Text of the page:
Monday, June 15, 2015


Every time we define a character and set it on a page, we delve into our emotional banks.  When we withdraw emotions and life experiences from that bank and that never leaves us unaffected.  A good example of that is if we’ve just written a heavy emotional scene, we’re wiped. 

Anything we create as an artist, musician, or writer is pulled from our emotional banks.

An artist pulls the emotions from their own psyche and as they do they bring into play their sense of wonder about life, curiosity about how and why things work. This is why a good piece of music, object of art, and words can elicit a strong emotional response. To create that response in others an artist first has to reach inside. And to do that effectively, the creator is also brushed with those same emotions as they create.

Writing/journaling has been used as a tool for years to help client/patients to identify problems.  The thought being, when you write about a situation or event your emotions will spill over into what you’re writing and help see a problem more clearly. Or at least have a starting point to repair or modify what’s troubling you.

Many traumatic things are totally or partially forgotten and this is the mind’s defense mechanism. It protects. Even when forgotten the emotional impact hasn’t been removed, only hidden. Emotions are stored differently than memories and have a way of manifesting themselves, or spilling over, into our dreams and other areas of life. By writing down those emotions, we can, theoretically, recall missing parts and go about fixing it.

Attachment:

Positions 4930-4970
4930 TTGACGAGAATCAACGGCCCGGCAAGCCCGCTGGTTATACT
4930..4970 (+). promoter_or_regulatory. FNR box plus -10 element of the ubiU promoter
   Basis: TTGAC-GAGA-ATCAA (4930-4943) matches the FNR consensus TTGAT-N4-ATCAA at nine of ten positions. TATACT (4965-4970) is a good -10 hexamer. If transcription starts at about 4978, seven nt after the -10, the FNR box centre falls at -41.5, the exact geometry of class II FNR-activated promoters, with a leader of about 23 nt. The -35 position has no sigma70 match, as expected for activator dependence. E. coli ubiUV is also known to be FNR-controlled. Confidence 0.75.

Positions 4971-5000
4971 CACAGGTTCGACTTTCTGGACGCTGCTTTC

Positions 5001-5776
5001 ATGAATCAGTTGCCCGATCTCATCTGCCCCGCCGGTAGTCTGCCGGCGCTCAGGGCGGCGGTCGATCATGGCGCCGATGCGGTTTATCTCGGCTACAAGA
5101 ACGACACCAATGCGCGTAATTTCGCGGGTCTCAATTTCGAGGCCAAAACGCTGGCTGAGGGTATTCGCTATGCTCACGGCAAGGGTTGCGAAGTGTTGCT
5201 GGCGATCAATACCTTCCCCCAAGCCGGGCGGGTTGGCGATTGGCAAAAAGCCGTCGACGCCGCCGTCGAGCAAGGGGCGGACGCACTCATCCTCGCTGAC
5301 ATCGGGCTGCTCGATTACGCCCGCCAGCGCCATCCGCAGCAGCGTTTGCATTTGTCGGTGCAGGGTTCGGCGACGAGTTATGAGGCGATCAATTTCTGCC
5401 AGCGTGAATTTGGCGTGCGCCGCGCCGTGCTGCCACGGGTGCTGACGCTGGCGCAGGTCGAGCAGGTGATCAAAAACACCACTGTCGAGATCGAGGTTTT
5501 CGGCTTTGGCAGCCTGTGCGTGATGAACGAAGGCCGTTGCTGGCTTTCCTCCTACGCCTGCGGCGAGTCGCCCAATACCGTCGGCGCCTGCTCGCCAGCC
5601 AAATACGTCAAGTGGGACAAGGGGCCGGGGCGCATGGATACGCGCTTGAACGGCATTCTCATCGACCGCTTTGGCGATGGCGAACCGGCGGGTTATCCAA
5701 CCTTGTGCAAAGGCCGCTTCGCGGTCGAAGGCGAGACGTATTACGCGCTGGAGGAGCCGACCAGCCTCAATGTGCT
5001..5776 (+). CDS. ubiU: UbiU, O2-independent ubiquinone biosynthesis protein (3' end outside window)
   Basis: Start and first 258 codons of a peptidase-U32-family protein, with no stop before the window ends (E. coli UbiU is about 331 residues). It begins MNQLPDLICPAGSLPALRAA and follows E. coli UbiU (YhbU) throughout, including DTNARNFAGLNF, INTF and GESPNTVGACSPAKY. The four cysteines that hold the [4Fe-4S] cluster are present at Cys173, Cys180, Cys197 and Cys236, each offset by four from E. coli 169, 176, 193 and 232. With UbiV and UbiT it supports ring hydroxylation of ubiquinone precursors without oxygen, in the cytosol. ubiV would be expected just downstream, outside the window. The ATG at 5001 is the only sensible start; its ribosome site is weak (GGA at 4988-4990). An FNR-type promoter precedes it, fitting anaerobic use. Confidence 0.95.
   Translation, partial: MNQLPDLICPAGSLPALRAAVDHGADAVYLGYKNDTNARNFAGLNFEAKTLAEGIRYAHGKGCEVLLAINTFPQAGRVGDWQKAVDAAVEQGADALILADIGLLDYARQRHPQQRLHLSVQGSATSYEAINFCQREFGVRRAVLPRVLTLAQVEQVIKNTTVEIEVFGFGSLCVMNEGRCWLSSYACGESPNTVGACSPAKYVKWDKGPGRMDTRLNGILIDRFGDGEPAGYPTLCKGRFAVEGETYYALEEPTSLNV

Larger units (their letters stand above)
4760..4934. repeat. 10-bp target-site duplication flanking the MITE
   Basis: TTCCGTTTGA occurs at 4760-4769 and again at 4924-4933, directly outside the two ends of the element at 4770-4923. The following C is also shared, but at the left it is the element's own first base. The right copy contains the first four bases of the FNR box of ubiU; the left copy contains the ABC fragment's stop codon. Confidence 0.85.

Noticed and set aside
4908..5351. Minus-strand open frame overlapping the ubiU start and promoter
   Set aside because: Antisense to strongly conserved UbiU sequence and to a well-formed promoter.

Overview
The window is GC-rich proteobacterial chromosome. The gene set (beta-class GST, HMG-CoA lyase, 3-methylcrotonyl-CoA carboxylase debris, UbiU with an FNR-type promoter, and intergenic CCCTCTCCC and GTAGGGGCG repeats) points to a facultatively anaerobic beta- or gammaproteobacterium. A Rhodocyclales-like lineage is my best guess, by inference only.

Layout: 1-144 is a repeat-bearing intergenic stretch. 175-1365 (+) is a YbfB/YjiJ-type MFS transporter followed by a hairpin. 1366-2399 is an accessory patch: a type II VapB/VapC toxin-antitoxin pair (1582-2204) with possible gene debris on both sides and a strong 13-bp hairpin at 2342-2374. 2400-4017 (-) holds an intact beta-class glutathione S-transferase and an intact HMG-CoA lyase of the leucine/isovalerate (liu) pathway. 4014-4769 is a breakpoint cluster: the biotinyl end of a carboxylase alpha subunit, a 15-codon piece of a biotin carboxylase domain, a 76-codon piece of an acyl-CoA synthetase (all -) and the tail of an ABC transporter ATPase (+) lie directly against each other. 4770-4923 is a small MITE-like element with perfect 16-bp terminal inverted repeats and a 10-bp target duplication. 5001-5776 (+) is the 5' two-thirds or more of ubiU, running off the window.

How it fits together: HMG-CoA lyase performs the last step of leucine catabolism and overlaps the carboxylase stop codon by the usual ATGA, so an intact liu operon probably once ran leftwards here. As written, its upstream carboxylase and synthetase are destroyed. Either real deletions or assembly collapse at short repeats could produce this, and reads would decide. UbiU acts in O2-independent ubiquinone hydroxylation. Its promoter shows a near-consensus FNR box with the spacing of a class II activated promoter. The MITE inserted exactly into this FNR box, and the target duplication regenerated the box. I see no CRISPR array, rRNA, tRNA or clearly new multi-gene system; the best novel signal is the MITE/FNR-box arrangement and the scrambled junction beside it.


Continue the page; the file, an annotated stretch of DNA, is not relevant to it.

I think when we write a story we also pull from a pool of forgotten emotions and half forgotten situations. All those emotional feelings—the joys, sadness, anger, fear, feeling helpless, and falling in love—are stored within our sub-conscious, or our emotional banks.

In my writing, I tend to hit both ends of the emotional spectrum. I like my characters to have layers. What has happened to them in their past is going to affect how they react now to life’s present situations. Of course parts of my own life experiences are used. I’m an introspective person by nature, and an observer. I have to take care in my writing not to overburden my readers with too much introspection/retrospection.  I have to allow them to draw their own conclusions based on their life experiences.  Sometimes I write it all out, then go back and remove all the whys (back-story and explanations) and dribble out just enough to give the reader a point of reference. I try to leave the actions and reactions of the characters to define the situation.

I don’t always succeed, and I’m always struggling with that, but it’s a work in progress. I feel great when I’ve drawn good characters true to life and they move from two dimensional idea to feeling like a real person.

What helps you create realistic emotions in your characters?